Most of the known causes of CPL are infectious or foreign agents and drugs, comprising over 70% of total cases [6]. Although rare, there have been reports demonstrating an association between insect bites and CPL, with most cases linked to tick or arthropod bites [10,11]. The primary pathogenesis is believed to be a delayed-type hypersensitivity reaction to a component of these insects [12]. While the association between bee stings and CPL is not well-established, one possible hypothesis for bee sting-related CPL can be inferred from the specific components of bee venom. Bee venom induces allergic reactions following a sting, and major bee venom allergens, along with specific IgE inducers such as phospholipase A2, melittin, and hyaluronidase, might trigger an inflammatory response, leading to the proliferation of lymphocytes in the skin [13].
The clinical course of CPL can display considerable variability. Spontaneous regression is observed in certain cases, sometimes following a biopsy procedure. Conversely, a subset of patients experiences persistent symptoms lasting for several months or sometimes years. Furthermore, re-exposure to specific causative factors can potentially trigger a recurrence [1]. The progression of CPL, often termed an “aggressive course,” has been rarely reported [5]. The primary focus of treatment lies in eliminating the causative agent and preventing further exposure. In cases where the causative agent cannot be eradicated or effectively treated, surgical excision becomes a viable option for solitary CPL lesions [6].
A previous study reported a case of IgE-pseudolymphoma on the forehead that occurred after multiple bee stings [14]. In this case, the patient exhibited persistent indurated swelling for 2 years, along with transient edema and multiple suppurative ulcers after the bee sting event. Though treatment included intralesional triamcinolone injection and serial excision, recurrent episodes persisted.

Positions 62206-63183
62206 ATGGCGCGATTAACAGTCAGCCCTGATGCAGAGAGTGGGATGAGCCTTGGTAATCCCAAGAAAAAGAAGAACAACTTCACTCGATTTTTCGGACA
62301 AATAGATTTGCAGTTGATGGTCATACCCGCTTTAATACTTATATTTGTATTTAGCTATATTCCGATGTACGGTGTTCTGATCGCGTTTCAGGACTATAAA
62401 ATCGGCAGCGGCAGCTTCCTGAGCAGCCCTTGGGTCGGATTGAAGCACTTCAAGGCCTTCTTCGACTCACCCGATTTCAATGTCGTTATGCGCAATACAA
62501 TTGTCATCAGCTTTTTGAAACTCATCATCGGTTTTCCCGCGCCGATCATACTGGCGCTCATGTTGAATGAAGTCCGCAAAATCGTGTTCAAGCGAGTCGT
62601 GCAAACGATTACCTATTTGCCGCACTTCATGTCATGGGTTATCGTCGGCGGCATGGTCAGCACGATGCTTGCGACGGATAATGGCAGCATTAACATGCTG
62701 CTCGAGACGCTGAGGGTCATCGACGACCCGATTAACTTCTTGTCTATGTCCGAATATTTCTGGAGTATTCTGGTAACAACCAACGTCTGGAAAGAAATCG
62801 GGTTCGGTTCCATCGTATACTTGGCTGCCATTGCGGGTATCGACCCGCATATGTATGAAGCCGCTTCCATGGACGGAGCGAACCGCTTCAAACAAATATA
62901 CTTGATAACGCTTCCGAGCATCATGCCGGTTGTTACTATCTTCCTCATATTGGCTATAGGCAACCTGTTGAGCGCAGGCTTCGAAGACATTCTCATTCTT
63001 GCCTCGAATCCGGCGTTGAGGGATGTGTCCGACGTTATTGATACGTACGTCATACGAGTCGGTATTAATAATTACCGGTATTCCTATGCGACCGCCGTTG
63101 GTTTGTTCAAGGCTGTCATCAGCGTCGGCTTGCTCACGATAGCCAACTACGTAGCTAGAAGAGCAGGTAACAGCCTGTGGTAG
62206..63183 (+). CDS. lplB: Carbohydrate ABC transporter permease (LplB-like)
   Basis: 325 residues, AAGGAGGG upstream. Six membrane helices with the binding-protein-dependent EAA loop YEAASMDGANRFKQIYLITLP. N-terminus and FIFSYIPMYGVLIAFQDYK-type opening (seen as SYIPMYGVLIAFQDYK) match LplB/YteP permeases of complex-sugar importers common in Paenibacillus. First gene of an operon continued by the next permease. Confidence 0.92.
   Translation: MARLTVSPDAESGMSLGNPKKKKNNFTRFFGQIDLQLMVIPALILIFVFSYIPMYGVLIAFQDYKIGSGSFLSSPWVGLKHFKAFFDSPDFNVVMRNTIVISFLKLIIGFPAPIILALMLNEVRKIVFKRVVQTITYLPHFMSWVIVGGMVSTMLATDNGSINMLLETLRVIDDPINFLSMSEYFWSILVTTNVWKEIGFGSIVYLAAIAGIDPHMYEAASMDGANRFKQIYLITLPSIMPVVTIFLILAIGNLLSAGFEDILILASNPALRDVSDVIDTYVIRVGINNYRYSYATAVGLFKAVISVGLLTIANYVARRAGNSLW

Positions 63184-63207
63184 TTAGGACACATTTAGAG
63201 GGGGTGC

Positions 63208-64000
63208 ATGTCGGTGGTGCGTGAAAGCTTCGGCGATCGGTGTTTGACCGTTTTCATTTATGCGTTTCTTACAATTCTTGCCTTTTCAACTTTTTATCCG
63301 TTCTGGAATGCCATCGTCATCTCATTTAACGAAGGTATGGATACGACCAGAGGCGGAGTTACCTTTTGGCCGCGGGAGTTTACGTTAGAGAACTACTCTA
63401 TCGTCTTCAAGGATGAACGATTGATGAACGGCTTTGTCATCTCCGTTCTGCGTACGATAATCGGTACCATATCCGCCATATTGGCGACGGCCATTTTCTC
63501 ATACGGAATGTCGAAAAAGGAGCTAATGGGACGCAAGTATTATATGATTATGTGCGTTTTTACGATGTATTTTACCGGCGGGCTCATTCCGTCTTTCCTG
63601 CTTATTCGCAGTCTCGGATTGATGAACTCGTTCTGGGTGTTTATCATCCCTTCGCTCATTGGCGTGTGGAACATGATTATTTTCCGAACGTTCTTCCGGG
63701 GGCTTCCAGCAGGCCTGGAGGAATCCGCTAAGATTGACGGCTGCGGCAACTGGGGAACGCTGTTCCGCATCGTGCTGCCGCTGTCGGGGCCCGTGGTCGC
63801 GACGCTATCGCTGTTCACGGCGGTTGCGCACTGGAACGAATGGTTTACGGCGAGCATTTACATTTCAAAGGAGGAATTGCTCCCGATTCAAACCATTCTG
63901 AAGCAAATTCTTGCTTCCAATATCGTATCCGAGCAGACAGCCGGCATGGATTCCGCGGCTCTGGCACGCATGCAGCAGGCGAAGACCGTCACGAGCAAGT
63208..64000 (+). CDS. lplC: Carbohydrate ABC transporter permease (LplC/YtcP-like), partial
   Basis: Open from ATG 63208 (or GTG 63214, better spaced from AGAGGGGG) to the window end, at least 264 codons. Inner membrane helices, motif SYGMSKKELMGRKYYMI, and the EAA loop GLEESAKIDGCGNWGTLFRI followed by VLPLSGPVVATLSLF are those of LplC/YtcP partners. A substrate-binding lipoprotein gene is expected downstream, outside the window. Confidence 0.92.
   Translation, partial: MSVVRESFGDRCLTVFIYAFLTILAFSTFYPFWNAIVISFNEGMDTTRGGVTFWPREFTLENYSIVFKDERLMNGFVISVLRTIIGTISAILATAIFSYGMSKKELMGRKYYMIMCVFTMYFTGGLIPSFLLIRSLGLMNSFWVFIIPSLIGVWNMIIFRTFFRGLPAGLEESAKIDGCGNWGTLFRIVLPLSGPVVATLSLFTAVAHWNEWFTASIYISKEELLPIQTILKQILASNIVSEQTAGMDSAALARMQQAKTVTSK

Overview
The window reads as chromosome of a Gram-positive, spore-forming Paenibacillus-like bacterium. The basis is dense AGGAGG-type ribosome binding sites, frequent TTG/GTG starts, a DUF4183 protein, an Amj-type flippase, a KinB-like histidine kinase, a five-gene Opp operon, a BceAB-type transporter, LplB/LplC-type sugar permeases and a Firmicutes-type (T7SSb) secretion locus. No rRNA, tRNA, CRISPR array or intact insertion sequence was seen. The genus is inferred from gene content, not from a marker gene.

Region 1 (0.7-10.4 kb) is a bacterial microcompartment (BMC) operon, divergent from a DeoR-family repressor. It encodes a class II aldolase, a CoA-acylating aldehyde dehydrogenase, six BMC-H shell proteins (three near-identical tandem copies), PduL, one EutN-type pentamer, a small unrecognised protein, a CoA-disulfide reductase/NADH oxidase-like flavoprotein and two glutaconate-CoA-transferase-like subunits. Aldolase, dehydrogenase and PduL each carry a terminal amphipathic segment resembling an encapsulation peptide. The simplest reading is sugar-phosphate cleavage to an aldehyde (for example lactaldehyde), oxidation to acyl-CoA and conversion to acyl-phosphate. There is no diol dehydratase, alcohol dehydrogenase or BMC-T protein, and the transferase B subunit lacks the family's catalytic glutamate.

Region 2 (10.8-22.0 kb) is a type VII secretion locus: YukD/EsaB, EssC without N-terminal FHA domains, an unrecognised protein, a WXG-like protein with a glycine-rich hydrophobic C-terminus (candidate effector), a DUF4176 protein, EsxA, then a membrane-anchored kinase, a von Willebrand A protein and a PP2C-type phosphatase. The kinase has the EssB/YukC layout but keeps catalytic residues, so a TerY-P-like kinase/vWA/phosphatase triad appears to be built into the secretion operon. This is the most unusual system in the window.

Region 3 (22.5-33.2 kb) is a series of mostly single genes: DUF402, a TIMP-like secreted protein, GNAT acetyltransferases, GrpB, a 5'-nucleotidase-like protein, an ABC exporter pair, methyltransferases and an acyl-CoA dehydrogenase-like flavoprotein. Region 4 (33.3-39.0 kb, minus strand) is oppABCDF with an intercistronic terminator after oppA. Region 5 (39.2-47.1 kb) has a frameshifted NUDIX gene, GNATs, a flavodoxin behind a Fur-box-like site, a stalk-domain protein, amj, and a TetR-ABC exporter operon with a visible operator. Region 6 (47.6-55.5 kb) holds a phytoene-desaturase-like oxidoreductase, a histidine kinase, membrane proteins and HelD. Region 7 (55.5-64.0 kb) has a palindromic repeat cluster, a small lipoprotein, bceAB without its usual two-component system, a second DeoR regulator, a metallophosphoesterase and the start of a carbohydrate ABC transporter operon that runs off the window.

In another prior study, a case of cutaneous B-cell pseudolymphoma following poison ivy exposure was documented [15]. For 7 months following the exposure, the patient developed numerous pruritic erythematous papules on the abdomen. While most lesions favorably responded to topical steroid treatment, a single non-responsive and progressively enlarging nodule required total excision. Subsequently, no recurrence was observed during the 18-month follow-up period.
In contrast, the patient in our case exhibited a different clinical course. Our patient recognized the lesion some years after the bee sting and experienced gradual enlargement over a 10-year period. He had not undergone any treatment before visiting our clinic. Considering the prolonged disease duration and its expansion over time, we opted for an immediate wide excision, and no recurrence was observed during the 1-year follow-up.
Bee stings can serve as a causative factor in the development of CPL, manifesting as sizable, lump-like skin lesions over an extended period. In conclusion, when encountering lesions clinically consistent with the features of CPL with chronicity or steroid-unresponsiveness, prompt surgical excision reliably eradicates the lesions and prevents any recurrence.

Conflict of Interest

No potential conflict of interest relevant to this article was reported.

Fig. 1.
Clinical photograph of bee sting wound. Papules and plaques were observed on the right upper back (arrow).
Fig. 2.
Postoperative photographs. (A) Immediate reconstruction was performed using a fasciocutaneous transposition flap. (B) Specimen obtained by wide excision. A 7×6 cm sized specimen was obtained by performing wide excision including lesions.
Fig. 3.
Histopathological findings. (A) Dense ill-defined nodular infiltrates in the entire dermis, predominantly in the reticular dermis. The infiltrate consists of small to medium-sized lymphocytes without significant nuclear atypia (hematoxylin and eosin stain, ×200). Immunohistochemical stain for CD3 (B) and CD20 (C) revealed polyclonal (mixed) pattern. These findings are consistent with reactive hyperplasia (×100).